In 2001, a close friend of mine from university days invited me to go with him to Brixton for another friend’s wedding. A convert of West African descent, he was always much more rigorous in his approach to faith than I ever was, converting five years before me, in his mid-teens. Despite trying his best to steer me in one direction, he knew I was a lost cause, too laidback for my own good. But still he was going to try.
Sitting on the train as we approached our destination, he turned and looked at me sternly. “When we get there,” he said, “don’t introduce yourself as Tim. Use your Muslim name.” He said nothing more, but I took this to mean that the folk at the mosque we were going to meant serious business, and wouldn’t take kindly to a backslider like me. “Fine,” I shrugged, “whatever.”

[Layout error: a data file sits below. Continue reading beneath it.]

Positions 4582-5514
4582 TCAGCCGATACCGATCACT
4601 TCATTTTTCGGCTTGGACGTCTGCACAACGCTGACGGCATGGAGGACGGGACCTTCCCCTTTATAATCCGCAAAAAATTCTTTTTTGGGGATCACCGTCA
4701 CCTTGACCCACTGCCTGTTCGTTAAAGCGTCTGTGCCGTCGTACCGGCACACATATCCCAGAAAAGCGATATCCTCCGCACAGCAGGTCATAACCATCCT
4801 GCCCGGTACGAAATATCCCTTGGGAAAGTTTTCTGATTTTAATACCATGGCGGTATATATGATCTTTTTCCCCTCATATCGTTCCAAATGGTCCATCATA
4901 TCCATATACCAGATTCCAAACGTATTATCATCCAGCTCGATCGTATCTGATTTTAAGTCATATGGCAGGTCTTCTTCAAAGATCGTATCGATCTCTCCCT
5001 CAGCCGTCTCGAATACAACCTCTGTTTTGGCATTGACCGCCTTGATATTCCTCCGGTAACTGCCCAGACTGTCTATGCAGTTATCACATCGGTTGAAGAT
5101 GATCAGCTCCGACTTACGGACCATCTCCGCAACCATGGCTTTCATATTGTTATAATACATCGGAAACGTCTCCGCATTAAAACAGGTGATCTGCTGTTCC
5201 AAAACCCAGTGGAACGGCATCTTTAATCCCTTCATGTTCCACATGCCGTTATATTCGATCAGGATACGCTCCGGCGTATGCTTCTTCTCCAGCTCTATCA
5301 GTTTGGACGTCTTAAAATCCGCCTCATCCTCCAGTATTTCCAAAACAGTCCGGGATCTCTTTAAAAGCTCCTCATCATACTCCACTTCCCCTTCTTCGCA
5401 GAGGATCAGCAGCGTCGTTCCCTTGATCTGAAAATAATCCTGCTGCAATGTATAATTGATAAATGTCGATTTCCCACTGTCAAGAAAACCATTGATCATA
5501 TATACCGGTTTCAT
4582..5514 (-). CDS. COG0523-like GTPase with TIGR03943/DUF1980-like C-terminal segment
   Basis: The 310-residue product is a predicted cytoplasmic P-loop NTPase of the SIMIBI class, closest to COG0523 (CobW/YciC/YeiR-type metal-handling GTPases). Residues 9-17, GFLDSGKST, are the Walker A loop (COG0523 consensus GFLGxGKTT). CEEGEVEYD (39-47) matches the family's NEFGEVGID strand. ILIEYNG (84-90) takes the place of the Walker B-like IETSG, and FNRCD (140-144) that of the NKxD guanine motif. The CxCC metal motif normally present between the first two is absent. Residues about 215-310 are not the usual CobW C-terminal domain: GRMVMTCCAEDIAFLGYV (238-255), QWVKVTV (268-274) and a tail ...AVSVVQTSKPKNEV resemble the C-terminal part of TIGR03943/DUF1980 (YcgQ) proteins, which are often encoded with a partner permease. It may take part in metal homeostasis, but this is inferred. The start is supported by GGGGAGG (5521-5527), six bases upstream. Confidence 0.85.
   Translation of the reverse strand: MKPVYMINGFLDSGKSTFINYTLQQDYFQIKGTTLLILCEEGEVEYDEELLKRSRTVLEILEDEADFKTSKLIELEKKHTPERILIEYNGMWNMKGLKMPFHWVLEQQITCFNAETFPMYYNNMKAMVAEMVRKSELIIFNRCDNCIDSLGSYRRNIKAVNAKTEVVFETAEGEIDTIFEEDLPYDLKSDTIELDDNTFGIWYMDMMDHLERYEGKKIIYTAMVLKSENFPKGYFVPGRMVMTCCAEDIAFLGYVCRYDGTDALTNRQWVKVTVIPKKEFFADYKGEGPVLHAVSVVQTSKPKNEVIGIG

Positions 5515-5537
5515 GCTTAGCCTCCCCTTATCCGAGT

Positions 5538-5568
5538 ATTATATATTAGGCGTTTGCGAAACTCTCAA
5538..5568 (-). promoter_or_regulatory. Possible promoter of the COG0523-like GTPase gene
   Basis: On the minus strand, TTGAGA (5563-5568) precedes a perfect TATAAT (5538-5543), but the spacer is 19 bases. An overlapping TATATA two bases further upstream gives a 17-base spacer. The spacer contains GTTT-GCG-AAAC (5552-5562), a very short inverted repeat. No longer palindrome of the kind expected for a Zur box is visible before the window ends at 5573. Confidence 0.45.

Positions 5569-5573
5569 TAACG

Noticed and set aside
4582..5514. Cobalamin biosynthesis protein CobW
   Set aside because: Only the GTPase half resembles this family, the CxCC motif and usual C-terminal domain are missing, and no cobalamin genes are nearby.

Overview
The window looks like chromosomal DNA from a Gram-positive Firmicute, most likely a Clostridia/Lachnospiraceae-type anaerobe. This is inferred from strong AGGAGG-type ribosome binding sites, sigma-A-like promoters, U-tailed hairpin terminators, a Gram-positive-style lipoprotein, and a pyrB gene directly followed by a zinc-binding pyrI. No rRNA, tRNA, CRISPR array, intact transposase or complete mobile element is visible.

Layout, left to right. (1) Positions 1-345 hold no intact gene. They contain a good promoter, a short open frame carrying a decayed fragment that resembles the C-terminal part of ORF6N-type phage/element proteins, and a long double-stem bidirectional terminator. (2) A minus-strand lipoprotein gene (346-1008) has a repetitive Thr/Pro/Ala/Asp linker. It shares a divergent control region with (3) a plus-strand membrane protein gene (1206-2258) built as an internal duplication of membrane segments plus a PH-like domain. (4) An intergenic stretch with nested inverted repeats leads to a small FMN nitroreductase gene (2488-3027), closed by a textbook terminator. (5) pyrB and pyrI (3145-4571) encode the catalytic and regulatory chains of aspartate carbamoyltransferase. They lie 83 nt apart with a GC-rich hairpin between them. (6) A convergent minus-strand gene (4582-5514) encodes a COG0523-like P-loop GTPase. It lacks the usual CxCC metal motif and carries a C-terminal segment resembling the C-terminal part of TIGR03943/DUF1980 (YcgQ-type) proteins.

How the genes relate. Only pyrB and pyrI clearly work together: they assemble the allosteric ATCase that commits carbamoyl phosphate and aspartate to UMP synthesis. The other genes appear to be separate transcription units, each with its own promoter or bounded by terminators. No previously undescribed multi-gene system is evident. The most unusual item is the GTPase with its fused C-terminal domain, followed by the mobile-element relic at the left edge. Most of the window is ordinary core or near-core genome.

So it was that we disembarked at Loughborough Junction and walked the short distance to Brixton Mosque. And then pure comedy gold. As soon as I walked in the front door, a Jamaican brother I knew from West Ealing beamed at me, embraced me with open arms, and exclaimed at the top of his voice, “Tiiiiiimmmm! What are yooou doing here?”
Hilarious. I felt sorry for the friend who’d brought me, who skulked away embarrassed. Sure enough, the folk at the mosque weren’t impressed. But it didn’t matter, for I had bumped into a good friend who lived just around the corner from me off Drayton Green park. It had been a while since we’d met for our regular Sunday cuppa opposite Dean Gardens, so we just spent our time catching up.
Suffice to day, my other friend didn’t invite me to his mosque again, but that was fine. It wasn’t really my cup of tea. I preferred my local, with its multiethnic community, which never took itself too seriously. In my book, you should never take yourself too seriously. Just go with the flow.